In Episode 1 of this series, we defined a house, the systems of a house, the components of the systems, and a Home Inspection. If you have not read Episode 1 you can find it here. It will be the foundation and companion article for all of the articles to follow. In Episode 1, I promised that in this article we would go over the most important coalition of systems in your house that you have probably never heard of. Join me as we go over the Building Envelope.
What is a Building Envelope? A Building Envelope is the enclosure (exterior walls and roof) that defines the structure and separates the conditioned space of the home from the environment. (Note: All conditioned space is located inside the enclosure, but not all space inside the enclosure is conditioned space.)
The building envelope is an environmental separator that consists of four control layers. Let's go over these four layers in order of importance and talk about the systems and components that comprise some of them. The four layers we need to know are as follows: Water Control, Air Control, Vapor Control, and Thermal Control. Joseph Lstiburek is credited as the conceptualizer of "The Perfect Wall". He speaks all over North America, and identifies these 4 control layers of the building envelope and how critical of an effect they have towards a building's behavior, long-term performance, and viability.
I will link to one of his seminars that is vastly informative, immensely entertaining, and easy to understand. When describing the four layers and the order of their importance, Joseph is quoted saying "I know the water control layer is the most important, because you will never receive a call in the middle of the night that says, my building is leaking air". As simple as that is, it is quite profound at the same time.
While you may not have heard of a building envelope you will be familiar with most, if not all, of its comprised systems and their components, such as Roof, Siding, Doors, Windows, Vapor Barrier, and Insulation. In our future articles, we will begin talking to experts in each of these systems and talking about the products, materials, and proper installation. For now, let us go a little deeper into the building envelope and the “Perfect Wall” concept, while learning about what to look for in your current or future home.
Joseph Lstiburek’s “Perfect Wall” involves moving all of the control layers to the extremities of the structure and in the correct order. To quote Joseph Lstiburek, "If you want to keep your body warm and dry, you wouldn’t put a jacket under your clothes, or stuff insulation between your ribs. You put it on the outside of your clothes and body". In a lot of older homes, we often do not see much, if any, insulation or continuous control layers. We often refer to older homes as “Leaky”.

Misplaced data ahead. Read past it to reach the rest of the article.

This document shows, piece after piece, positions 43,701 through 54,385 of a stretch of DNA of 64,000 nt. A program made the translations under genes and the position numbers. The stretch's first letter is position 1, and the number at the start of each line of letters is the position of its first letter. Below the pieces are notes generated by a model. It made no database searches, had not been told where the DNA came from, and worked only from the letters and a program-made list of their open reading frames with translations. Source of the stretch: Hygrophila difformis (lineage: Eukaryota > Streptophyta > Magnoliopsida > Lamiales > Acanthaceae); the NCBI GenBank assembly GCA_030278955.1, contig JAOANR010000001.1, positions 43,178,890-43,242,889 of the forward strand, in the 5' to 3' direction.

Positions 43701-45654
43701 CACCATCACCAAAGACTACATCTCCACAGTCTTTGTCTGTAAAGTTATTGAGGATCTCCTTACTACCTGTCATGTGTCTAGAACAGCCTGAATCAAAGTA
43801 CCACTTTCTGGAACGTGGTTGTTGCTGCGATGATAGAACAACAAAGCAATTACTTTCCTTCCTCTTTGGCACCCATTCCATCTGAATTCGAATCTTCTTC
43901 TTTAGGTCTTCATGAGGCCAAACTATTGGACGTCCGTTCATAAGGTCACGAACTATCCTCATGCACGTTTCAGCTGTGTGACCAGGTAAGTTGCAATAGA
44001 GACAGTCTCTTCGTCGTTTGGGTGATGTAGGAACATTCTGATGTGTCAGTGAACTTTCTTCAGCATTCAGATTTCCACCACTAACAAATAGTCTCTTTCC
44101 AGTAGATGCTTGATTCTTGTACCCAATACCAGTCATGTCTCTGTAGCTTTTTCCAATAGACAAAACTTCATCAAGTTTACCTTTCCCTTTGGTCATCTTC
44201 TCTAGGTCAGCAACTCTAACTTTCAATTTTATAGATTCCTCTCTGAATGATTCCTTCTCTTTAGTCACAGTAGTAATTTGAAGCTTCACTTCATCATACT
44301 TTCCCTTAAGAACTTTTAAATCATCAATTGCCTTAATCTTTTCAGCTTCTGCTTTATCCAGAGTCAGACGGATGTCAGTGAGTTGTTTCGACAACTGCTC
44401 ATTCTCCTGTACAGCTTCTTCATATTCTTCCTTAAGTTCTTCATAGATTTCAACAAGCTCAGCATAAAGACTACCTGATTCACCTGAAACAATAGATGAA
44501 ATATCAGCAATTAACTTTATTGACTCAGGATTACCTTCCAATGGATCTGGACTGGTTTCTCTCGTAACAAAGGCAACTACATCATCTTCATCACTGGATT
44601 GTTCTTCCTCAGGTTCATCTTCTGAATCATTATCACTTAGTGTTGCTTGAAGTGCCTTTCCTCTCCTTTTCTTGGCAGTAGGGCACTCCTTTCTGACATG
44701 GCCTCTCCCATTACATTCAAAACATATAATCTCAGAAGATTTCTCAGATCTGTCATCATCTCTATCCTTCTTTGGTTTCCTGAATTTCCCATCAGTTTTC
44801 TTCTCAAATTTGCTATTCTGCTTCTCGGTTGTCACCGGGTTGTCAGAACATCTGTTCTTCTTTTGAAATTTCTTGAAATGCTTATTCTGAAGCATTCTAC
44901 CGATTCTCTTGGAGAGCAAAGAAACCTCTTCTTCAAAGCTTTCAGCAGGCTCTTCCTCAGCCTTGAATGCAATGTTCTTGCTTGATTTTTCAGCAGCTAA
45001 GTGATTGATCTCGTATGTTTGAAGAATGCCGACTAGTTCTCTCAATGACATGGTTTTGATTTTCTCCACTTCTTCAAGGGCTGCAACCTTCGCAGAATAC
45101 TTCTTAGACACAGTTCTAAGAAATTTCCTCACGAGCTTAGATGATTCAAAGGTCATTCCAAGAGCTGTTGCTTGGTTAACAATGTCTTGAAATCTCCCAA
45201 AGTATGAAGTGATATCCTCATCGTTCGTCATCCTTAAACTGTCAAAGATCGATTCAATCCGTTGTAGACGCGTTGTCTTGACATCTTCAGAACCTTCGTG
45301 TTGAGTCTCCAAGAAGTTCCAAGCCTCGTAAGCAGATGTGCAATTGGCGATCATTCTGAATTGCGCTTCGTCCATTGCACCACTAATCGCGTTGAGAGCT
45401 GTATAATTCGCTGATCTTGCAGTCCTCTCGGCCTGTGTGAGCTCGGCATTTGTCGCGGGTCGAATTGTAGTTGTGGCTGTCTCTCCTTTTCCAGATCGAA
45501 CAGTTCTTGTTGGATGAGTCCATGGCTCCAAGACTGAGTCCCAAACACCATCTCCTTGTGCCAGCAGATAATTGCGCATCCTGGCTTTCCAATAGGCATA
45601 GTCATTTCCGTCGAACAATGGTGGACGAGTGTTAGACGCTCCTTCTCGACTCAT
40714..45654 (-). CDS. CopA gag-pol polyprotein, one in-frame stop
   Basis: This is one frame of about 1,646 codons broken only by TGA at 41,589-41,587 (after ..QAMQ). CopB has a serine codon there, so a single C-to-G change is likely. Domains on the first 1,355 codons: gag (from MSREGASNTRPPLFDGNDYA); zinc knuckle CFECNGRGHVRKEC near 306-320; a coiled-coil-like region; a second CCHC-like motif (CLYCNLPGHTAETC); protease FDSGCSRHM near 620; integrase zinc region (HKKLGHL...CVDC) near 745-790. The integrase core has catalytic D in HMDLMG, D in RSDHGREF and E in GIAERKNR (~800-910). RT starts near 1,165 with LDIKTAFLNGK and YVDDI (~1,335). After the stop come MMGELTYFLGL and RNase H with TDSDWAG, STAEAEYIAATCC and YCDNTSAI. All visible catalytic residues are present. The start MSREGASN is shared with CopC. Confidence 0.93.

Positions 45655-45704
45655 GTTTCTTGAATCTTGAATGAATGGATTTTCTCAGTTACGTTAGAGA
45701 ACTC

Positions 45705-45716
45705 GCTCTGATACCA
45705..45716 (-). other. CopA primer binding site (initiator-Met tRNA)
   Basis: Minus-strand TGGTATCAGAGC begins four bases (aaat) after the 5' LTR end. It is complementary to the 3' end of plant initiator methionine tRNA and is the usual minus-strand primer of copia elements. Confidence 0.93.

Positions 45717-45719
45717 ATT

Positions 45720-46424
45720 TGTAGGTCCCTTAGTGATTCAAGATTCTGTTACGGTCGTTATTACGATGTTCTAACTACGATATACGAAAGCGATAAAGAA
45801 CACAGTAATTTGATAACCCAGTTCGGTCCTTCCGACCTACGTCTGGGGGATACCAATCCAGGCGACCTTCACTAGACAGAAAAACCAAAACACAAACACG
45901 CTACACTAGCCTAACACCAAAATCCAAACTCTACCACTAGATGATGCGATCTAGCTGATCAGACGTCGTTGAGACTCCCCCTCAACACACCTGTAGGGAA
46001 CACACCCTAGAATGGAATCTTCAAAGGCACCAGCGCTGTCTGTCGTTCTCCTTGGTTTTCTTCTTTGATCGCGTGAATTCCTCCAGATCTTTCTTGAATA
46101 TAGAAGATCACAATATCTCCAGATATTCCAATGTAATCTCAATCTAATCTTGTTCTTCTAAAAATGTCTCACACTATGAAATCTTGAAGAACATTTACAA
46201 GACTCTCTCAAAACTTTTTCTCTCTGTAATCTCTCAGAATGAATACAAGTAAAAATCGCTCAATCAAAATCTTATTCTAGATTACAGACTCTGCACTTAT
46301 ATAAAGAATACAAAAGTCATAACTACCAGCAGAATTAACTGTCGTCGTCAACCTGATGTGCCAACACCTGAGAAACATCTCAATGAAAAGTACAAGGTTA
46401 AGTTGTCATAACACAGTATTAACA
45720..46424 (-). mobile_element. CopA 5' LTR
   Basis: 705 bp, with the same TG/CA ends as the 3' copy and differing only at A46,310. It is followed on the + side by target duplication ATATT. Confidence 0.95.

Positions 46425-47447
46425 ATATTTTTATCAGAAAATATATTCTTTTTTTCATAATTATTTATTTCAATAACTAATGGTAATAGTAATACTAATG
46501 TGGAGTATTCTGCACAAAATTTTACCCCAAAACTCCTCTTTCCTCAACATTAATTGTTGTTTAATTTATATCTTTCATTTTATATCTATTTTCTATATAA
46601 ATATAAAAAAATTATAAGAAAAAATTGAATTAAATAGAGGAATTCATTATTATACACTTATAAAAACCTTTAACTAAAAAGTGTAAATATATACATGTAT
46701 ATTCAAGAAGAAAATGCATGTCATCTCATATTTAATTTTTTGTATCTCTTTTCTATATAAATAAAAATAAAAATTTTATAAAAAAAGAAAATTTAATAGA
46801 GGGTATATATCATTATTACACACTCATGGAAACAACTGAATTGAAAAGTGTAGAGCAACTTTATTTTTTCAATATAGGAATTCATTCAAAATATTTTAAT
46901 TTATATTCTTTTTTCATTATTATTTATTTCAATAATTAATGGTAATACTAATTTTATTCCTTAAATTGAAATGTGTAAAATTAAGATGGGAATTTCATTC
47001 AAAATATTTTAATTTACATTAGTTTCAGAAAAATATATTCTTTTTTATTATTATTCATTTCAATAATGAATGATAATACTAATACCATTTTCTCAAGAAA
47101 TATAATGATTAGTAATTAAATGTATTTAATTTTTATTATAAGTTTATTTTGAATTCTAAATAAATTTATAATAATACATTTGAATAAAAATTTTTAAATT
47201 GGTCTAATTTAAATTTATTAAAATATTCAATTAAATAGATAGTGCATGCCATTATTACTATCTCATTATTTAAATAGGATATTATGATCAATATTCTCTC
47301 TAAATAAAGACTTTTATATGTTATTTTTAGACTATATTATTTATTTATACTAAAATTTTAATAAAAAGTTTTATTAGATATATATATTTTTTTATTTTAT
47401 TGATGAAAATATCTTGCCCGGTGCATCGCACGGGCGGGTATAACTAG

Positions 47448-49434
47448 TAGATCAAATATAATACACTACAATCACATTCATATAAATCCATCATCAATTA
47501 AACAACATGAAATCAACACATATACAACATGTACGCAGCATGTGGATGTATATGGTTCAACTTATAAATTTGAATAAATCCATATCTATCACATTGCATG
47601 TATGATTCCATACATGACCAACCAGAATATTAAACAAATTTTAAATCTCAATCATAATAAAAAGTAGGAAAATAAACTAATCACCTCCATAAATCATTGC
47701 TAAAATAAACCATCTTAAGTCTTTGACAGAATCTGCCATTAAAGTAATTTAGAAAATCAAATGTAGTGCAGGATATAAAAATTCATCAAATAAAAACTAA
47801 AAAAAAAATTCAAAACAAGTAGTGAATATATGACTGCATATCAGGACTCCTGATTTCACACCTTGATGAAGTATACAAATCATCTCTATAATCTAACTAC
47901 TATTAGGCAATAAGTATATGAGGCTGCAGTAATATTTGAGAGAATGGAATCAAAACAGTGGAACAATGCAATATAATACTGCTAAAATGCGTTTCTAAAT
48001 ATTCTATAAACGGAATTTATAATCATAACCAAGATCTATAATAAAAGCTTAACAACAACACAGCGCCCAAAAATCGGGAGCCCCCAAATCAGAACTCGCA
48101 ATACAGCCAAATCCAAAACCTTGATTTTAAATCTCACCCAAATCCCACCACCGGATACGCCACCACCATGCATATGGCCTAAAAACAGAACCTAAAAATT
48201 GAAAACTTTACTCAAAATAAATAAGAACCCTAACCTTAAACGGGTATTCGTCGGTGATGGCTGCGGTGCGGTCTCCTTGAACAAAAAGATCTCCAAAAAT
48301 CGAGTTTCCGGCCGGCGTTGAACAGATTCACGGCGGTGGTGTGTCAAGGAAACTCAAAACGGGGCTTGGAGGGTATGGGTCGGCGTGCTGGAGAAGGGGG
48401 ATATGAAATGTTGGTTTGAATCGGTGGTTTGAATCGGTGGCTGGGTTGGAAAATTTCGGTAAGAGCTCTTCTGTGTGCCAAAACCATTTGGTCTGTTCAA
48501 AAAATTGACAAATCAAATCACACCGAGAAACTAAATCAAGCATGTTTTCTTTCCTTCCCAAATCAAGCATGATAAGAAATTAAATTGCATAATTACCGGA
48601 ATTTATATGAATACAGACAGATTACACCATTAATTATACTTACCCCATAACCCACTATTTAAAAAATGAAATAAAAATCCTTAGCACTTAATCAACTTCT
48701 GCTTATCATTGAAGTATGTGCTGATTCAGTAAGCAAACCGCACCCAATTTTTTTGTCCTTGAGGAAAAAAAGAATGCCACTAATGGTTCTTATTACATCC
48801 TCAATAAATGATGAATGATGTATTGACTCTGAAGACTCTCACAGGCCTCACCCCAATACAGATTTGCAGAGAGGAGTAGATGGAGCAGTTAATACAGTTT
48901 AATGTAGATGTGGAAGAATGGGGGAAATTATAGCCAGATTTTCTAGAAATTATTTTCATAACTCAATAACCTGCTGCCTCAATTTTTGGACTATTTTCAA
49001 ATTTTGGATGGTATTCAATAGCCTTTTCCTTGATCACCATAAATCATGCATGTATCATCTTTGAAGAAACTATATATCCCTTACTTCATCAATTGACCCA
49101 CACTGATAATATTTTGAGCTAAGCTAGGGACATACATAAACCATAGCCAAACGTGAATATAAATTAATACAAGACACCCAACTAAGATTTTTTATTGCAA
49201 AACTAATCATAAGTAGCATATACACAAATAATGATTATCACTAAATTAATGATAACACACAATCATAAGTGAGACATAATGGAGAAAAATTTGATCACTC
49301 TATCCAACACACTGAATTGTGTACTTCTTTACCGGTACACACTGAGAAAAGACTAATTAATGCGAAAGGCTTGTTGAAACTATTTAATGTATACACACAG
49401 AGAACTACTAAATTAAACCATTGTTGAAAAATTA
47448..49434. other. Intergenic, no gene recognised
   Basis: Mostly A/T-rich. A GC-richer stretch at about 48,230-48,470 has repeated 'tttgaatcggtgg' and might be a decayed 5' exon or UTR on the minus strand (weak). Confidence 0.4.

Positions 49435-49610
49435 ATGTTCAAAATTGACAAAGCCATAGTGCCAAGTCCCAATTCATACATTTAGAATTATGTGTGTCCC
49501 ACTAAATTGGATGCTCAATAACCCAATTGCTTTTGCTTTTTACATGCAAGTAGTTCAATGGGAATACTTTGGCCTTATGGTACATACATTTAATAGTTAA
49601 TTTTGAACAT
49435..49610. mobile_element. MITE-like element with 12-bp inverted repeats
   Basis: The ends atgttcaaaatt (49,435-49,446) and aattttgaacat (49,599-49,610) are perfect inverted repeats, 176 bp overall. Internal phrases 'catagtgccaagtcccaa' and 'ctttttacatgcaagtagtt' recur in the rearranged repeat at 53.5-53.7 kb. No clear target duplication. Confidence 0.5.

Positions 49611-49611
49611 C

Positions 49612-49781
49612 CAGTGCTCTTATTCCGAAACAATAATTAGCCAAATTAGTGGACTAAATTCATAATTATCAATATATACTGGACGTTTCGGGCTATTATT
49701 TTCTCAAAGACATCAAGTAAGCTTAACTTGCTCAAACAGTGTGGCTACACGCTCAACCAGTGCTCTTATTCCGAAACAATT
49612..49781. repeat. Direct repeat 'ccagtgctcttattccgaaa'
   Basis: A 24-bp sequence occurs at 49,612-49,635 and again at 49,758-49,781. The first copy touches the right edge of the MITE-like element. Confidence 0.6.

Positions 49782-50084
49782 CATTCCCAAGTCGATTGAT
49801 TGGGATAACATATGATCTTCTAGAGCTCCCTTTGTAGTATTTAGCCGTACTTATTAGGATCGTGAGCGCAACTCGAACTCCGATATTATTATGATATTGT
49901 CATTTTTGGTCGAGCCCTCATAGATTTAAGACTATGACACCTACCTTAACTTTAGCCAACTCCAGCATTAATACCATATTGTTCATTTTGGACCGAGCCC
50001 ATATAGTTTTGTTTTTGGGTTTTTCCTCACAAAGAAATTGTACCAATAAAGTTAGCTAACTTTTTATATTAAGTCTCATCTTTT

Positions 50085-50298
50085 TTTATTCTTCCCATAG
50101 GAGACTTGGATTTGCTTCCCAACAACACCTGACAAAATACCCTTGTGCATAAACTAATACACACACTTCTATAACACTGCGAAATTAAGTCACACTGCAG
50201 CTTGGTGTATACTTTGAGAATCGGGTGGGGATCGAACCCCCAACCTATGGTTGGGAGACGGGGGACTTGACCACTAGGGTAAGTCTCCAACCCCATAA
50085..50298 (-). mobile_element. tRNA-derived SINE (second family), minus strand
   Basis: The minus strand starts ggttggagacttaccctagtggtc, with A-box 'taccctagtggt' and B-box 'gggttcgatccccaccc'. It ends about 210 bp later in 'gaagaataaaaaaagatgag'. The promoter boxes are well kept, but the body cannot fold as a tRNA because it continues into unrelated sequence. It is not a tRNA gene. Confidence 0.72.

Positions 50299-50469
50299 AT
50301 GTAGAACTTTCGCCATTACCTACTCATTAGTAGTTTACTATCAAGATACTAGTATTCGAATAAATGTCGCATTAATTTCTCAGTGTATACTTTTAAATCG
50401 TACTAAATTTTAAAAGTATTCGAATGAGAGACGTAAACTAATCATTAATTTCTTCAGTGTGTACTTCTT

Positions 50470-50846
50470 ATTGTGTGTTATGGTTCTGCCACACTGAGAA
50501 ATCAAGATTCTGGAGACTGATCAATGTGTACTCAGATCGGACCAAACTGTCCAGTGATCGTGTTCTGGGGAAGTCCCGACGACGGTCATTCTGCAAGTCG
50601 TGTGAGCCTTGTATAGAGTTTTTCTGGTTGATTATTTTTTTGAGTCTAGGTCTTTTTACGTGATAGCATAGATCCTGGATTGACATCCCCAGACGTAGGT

Water Control Layer
No matter if I am inspecting a new house or an old house, I want to ensure that the structure is dry. Older homes leak water, air, vapor, heat, and cooling. While these features do not make for an efficient structure, they allow the structure to dry. Water and moisture control is not only about keeping things dry but also to allow things to dry when they get wet. When we start to see problems in newer homes is when we build tighter, more efficient, and less leaky homes but do not incorporate a means to facilitate drying. Signs of a failed water control layer can include rot of the exterior siding or internal components, and staining or damage visible from inside the structure. On newer tighter homes I like to see a rain screen like that depicted below, courtesy of buildingscience.com.
Air Control Layer
Your second greatest living expense after your rent or mortgage is going to be your utilities. So it makes sense that the building envelope is so important. Yet, many people try to put the Air Control Layer further down the list of importance, even though we spend more time and money trying to control the air in our home than any other single aspect. According to various studies, 40%-50% of our monthly energy costs go towards the heating and cooling of our homes. Water control protects the structure from damage, the structure is what separates the inside air from the outside air. No matter if the temperature outside is -30 or 130 we all want our homes to be 70 degrees year-round, give or take 5 degrees. The air outside can be undesirable, so it is important to keep it separated from the inside air that we heat, cool, filter, and dehumidify. Air can also carry water, as we know, water can damage our structures. The picture below depicts the amount of water that can enter the home in a month through a 1inch hole.
Vapor Control Layer